February 22, 2004

Subversive Pastures

Filed under: ResearchAndDevelopment — Ryan Wilcox @ 2:13 am

We begin our story here: our hero decides that he needs to let external clients access parts of his source code management system. Currently using CVS to manage his code, he is haunted by the task of this external client accessing select parts of the repository. Although he thinks he may be able to somehow do it with unix permissions, that solution seems both limiting and scary.

Also, a lighter weight method of viewing the code would be nice (where lightweight means “not having to checkout the entire repository onto their machine, or use the somewhat clunky ViewCVS.

Our hero, knowledgeable in the ways of code management, knows that Subversion is labelled by some to be “CVS with out the suck.” After installing subversion, our hero looks around at the greener fields, and wonders why he spent so much time working around CVS’s faults.

Reasons SVN doesn’t suck

  • Repository Wide Revisions

    In CVS each file has a revision number – you can see that foo.h has changed 10 times, since it’s number is 1.10. But often, in a big project, changing one file means changing other files, since these files all interact together. In this big hypothetical project, if one of your coworkers changed a file that also interacts with other files, you have to not just revert to the previous version of foo.h, but of bar.h, list.h, engine.h, and also app.cpp. Now, there’s no good way of keeping track of what files were changed in one particular checkin, so your team has to define some sort of system… or pray that the changes really weren’t that extensive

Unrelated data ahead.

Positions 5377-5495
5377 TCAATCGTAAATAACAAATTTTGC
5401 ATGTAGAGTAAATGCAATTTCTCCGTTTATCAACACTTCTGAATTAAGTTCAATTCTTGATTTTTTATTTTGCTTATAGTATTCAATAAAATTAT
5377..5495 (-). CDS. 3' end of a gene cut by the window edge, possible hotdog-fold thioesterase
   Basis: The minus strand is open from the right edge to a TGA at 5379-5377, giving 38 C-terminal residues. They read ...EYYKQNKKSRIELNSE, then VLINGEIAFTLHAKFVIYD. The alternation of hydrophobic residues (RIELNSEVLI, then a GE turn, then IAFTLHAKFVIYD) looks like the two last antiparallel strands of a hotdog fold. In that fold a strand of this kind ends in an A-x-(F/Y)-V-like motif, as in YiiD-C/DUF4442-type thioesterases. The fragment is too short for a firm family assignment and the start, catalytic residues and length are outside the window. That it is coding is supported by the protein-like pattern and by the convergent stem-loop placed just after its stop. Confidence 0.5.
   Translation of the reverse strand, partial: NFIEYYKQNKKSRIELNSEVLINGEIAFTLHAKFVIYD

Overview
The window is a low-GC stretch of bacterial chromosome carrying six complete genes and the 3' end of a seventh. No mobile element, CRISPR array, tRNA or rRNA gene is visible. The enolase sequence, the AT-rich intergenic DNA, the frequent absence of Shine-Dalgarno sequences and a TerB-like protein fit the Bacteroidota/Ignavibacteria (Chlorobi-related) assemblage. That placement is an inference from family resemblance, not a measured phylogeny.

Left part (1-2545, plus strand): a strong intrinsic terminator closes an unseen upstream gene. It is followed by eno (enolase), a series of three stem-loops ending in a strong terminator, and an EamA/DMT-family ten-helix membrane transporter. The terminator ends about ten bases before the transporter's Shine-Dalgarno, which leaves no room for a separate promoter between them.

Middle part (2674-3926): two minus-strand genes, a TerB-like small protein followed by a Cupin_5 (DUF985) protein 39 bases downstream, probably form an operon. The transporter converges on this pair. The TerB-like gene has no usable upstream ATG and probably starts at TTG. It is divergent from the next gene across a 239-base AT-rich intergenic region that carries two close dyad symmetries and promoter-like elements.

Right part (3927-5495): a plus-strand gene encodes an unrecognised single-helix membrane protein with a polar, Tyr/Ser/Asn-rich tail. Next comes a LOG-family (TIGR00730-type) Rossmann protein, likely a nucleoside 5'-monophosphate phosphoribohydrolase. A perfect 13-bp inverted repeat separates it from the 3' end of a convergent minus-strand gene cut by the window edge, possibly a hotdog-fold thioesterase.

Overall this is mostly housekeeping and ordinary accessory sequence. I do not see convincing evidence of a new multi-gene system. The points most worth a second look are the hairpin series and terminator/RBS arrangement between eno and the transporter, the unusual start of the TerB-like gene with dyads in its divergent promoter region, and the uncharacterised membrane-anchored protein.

Subversion solves this “what versions do I need to check out to get this project looking like it was before Bob screwed up my code?” question very easily – files don’t have version numbers – repositories do. This means when Bob checks in his latest changes (foo.h, bar.h, list.h, engine.h and app.cpp) the version of the repository itself gets incremented. So, reverting your code back to before Bob made his disastrous error is a simple, one line command (instead of a maze of complexity). This also means your terminology changes – instead of saying “Version 1.5 of foo.h”, you say “foo.h as it appeared in version 5 of the repository”.

  • WebDAV access built in

    Sometimes you need to access your files on the go. Maybe you don’t have the latest schematics on your laptop. Maybe you don’t have your machine there – or maybe you want to somehow provide the absolute latest version to someone – simply. Subversion fills this need by using WebDAV – just mount the repository like you would any other WebDAV share, or use a browser! Using standard WebDAV methods, this will show you the latest version of the repository, no matter what. Via Subversion clients, also using WebDAV, you can check out arbitrary revisions of the repository, but, of course, standard WebDAV methods don’t have the interface to provide that functionality.

    WebDAV is also great because it’s a standard – every operating system provides some form of WebDAV access.

  • svn switch

    Ever tried to change the path to a CVS repository? Or switch to a different branch in a working repository? Hard operations in CVS, right? Do them both with one command – svn switch does both.

  • More Offline Operations